Teenagers ponder many questions when they draw up college application lists. Should they go for rural or urban? Cold or warm? Big or small? Public or private? Pricey or affordable? Near home or far away?
Now comes, suddenly, another variable. Abortion: Protected or banned?
"It's so incredibly disheartening," Charlotte Hawthorn said. The 17-year-old from Orinda, Calif., doesn't want to rule out colleges based on regional politics. She cares about weather - "I want somewhere that isn't Arctically cold," she said - and wants a place that will challenge her liberal beliefs. Ideally, she said, it would be a school "that isn't just a bunch of super-politically-correct California kids."
But the Supreme Court decision last month that overturned Roe v. Wade, erasing the constitutional right to abortion, scrambled her calculations. Upset over the ruling, she is torn over whether to apply to a well-known university in a state that is moving to ban most abortions. She finds strict antiabortion laws disturbing. "It's really hard to ignore," she said.
The rapid emergence of state abortion bans in the South, Midwest and elsewhere has jolted many parents and college-bound students, forcing hard questions within families about what matters in the college search. Many schools in abortion-banning states, meanwhile, face the risk of losing potential students from huge swaths of the country that favor abortion rights.
Several prominent schools in this situation declined requests for interviews about how they would respond to prospective students concerned about abortion access. But some acknowledged the issue in written statements.
In Texas, leaders of Rice University wrote last month that the court's ruling "has serious consequences for women," imposing new hurdles to the effective management of reproductive health. The state has banned abortion, with narrow exceptions.
"The added burdens, including out of state travel for those seeking abortion services, will fall most harshly on the least economically advantaged," the university's outgoing president, David W. Leebron, and provost (now president), Reginald DesRoches, wrote to their community on June 28. "Rice is committed to gender equality and to supporting our faculty, staff, and students. We are exploring how we can best continue to appropriately support the reproductive rights of our community, including access to abortion services."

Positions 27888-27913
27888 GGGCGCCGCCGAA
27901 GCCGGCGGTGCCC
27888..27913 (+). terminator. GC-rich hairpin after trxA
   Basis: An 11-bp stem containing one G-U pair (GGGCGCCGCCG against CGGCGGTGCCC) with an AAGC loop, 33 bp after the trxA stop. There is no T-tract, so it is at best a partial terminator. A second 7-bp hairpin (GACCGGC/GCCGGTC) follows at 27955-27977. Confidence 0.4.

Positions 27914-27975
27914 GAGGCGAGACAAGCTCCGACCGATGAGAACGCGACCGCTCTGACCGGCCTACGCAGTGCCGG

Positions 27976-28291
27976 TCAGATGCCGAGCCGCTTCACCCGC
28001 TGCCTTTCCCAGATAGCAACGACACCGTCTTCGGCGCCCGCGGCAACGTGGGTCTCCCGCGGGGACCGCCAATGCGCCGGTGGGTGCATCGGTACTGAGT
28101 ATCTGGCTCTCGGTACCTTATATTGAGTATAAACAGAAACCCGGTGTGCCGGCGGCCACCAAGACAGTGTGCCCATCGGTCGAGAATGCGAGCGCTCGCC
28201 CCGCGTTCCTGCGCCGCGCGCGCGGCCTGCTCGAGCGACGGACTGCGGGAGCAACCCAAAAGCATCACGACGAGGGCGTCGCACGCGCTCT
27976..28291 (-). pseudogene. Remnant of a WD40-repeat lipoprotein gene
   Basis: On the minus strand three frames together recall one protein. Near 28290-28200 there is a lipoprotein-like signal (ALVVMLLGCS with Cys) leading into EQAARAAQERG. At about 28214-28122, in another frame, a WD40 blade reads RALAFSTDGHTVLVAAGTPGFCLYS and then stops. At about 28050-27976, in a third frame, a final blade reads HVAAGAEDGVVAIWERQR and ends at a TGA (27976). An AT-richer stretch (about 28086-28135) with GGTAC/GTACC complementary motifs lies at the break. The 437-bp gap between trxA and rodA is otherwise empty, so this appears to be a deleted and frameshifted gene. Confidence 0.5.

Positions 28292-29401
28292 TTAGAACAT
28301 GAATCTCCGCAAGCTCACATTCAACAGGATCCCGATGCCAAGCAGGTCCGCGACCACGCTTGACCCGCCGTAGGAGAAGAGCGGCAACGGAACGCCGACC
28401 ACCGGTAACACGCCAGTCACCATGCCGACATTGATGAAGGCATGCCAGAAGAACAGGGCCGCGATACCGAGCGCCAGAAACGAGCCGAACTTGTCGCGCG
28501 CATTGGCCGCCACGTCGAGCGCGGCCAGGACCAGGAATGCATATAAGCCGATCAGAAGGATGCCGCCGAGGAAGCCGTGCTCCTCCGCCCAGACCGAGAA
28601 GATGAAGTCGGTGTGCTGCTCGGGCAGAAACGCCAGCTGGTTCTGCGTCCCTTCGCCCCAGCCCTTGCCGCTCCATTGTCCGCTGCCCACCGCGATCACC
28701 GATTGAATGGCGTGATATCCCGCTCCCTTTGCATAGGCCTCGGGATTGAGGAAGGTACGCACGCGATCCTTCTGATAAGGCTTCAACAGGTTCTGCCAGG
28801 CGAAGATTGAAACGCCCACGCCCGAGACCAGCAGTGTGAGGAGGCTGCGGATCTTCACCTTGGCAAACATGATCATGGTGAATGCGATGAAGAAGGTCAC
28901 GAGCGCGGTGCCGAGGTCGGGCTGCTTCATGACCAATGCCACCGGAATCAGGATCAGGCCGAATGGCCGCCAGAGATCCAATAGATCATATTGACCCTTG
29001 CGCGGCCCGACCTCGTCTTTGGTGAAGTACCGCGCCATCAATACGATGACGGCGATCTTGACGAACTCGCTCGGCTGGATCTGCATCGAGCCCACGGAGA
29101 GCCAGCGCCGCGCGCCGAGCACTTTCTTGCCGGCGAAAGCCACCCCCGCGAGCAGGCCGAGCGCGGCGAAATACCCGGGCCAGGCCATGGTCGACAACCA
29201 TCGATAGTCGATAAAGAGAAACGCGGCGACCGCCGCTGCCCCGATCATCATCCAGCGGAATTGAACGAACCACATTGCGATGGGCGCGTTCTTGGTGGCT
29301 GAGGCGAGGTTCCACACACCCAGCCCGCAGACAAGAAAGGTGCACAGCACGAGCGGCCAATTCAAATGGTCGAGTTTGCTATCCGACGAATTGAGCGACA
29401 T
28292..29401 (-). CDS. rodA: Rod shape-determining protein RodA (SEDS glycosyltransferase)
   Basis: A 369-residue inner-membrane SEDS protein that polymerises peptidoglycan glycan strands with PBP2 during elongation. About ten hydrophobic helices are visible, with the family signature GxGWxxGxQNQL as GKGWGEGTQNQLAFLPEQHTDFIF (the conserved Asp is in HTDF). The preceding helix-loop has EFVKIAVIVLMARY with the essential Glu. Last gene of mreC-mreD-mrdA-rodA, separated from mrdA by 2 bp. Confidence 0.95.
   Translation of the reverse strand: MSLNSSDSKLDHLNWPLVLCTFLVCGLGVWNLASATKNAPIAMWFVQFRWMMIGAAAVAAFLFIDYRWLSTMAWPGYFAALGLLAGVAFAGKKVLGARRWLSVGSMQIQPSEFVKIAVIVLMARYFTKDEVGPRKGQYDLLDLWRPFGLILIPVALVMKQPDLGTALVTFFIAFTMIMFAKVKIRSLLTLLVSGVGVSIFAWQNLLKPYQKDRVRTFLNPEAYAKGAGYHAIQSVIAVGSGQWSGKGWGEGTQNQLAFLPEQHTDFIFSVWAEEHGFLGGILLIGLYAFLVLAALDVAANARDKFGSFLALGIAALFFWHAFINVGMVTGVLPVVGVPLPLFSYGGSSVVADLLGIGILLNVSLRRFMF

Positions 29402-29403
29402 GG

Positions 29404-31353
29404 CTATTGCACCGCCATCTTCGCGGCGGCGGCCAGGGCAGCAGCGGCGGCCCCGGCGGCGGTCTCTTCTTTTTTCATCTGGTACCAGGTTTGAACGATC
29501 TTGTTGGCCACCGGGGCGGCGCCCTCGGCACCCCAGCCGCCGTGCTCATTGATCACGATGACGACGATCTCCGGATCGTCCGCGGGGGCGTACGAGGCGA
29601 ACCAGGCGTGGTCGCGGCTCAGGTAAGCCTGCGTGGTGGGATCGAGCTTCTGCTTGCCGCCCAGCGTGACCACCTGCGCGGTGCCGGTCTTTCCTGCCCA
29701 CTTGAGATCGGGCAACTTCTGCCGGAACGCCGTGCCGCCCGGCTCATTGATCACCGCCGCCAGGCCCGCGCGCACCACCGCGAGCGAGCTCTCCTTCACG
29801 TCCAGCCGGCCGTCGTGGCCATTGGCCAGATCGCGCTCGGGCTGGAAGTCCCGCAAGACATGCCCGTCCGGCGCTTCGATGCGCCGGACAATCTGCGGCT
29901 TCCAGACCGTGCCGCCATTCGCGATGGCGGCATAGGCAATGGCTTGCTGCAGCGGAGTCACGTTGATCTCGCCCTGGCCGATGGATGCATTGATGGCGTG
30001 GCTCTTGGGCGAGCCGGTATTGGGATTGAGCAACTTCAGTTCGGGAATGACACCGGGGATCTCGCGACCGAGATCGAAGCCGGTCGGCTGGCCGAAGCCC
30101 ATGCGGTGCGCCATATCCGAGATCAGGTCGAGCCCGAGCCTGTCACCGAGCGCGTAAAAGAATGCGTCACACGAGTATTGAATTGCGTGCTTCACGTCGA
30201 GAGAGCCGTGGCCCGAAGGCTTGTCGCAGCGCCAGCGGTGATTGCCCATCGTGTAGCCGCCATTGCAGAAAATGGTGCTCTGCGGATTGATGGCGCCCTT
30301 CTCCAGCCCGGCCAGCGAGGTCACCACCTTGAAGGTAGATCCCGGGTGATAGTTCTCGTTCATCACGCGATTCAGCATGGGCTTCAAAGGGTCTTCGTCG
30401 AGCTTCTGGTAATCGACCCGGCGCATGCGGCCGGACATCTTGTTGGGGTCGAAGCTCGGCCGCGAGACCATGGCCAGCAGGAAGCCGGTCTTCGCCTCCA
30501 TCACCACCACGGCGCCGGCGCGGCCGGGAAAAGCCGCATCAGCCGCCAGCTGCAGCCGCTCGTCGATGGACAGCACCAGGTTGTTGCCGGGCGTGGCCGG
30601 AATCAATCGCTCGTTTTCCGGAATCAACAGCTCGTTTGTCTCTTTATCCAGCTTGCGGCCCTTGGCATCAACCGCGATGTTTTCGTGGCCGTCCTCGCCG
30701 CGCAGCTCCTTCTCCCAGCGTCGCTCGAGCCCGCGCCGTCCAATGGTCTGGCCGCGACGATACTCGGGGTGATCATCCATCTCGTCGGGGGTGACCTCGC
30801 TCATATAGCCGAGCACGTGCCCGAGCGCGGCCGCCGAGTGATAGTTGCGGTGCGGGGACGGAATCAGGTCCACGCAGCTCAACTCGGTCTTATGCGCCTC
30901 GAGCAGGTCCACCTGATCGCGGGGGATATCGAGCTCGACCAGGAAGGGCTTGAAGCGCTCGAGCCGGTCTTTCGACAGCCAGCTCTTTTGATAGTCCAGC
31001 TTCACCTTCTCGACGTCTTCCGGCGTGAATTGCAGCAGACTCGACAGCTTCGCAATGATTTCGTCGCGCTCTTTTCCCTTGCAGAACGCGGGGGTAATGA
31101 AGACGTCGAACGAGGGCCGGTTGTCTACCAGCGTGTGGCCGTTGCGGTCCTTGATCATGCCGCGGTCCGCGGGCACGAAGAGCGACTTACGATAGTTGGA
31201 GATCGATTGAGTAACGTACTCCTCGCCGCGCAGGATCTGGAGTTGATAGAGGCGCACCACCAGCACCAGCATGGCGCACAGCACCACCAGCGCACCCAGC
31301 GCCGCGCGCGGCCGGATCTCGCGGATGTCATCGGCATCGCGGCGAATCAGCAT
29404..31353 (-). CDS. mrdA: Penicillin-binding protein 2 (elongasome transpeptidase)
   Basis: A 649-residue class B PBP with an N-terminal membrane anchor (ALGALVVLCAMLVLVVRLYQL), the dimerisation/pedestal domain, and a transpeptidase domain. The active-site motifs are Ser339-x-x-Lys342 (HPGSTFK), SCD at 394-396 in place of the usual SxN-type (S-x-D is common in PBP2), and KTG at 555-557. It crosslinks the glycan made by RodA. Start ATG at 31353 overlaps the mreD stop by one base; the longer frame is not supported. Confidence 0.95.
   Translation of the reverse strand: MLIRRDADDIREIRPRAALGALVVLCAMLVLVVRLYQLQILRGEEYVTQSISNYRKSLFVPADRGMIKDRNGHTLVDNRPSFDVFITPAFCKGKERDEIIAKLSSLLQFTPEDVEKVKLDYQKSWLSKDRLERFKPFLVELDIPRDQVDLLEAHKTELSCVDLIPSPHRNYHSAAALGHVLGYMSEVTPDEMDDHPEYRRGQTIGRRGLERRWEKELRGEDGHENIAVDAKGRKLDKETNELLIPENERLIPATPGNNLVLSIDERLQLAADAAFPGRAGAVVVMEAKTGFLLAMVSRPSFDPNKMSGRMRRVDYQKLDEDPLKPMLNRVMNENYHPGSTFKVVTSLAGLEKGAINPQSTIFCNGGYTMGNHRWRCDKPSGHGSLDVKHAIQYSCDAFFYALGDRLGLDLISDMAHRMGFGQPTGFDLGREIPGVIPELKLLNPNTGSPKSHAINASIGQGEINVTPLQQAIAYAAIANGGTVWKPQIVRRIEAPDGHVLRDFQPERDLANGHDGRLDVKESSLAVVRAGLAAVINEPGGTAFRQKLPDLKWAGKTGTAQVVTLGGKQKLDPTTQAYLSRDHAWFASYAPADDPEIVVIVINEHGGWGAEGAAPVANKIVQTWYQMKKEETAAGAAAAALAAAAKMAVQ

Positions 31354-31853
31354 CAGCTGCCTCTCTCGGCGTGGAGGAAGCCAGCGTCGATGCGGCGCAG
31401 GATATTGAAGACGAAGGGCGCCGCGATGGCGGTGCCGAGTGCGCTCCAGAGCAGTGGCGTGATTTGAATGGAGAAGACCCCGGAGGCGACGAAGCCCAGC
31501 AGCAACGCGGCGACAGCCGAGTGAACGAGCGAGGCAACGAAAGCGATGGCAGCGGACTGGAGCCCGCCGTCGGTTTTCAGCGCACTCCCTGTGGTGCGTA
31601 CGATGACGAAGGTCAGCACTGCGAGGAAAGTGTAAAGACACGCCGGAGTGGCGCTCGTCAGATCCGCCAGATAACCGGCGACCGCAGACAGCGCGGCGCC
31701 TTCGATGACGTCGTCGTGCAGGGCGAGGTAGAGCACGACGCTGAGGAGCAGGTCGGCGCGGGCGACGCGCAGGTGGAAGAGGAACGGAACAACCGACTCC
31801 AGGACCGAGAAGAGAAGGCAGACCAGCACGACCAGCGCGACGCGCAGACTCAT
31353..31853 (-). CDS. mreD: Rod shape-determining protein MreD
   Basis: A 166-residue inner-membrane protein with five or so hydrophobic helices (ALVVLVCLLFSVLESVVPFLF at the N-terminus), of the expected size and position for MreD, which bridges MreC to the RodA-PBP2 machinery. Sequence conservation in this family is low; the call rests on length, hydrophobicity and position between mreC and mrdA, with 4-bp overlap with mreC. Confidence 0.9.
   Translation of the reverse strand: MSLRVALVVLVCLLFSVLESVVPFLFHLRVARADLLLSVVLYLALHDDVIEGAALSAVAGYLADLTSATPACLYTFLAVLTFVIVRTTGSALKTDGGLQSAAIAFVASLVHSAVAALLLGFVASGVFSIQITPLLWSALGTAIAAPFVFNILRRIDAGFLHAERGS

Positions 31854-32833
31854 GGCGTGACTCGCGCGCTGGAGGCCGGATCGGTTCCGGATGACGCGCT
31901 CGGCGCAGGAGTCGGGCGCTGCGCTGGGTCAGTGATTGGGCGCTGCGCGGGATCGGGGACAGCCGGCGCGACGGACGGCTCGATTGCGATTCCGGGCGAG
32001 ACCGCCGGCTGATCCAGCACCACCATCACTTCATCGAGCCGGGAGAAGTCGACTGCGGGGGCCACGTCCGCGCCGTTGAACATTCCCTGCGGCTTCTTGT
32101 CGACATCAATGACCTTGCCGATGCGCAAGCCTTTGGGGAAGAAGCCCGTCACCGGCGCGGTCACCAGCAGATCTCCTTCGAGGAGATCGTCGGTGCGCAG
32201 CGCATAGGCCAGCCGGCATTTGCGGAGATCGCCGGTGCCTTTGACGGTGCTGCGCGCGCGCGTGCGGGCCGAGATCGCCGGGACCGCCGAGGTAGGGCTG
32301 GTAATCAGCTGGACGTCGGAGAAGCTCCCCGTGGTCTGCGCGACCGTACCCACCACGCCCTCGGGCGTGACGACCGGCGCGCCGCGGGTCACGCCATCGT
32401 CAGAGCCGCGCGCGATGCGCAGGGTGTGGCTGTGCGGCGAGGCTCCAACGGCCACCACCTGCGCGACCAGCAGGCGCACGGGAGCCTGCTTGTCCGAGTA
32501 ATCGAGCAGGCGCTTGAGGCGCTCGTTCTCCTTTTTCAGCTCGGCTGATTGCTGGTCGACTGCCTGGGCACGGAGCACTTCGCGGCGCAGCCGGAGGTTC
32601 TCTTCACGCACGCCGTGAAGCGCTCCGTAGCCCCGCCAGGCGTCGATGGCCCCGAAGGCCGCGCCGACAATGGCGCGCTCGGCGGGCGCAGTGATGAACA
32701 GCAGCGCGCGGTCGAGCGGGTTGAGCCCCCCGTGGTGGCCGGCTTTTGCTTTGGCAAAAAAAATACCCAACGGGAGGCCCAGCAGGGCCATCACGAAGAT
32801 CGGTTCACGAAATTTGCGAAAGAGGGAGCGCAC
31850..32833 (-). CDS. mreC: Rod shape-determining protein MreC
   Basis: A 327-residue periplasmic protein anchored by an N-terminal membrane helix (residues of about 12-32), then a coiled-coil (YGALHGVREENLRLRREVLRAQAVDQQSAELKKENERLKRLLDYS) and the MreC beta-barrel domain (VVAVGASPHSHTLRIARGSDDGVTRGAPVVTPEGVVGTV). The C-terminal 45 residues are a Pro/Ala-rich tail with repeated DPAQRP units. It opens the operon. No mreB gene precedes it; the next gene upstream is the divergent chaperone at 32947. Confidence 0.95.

The private university in Houston, with about 4,000 undergraduates, illuminates an enrollment fact crucial for many big-name colleges and universities: Most of its students come from out of state.
A Washington Post analysis of federal enrollment data for fall 2020 found that 25% of incoming freshmen at Rice were from California, New York, Illinois and other states where abortion is legal and likely to remain protected. Forty percent hailed from Texas, and another 12% from other states where abortion bans are in place or imminent. The rest were mostly from overseas or states where abortion is legal now.
Of course, the laws of any given state do not determine how individuals who live there feel about abortion. But the geographic divides on the issue underscore unique tensions for colleges and universities in abortion-banning states. These schools are often recruiting far beyond state lines, and they don't want to turn off potential students or families.
The court ruling is already shaping college tours for the Burke family of Atlanta.
Heather Burke said her teenage daughter, now in high school, plans to look out of state for college because Georgia has banned abortion after about six weeks of pregnancy. After the court ruling, Burke and her daughter remapped a trip planned for this summer. Originally, they were going to fly to Baltimore and then drive through Pennsylvania and Ohio to check out liberal arts colleges and midsized universities. But Ohio's six-week abortion ban, and the uncertainties of politics in Pennsylvania - where abortion is legal for now - led Burke to switch their travel to Massachusetts, Rhode Island and California.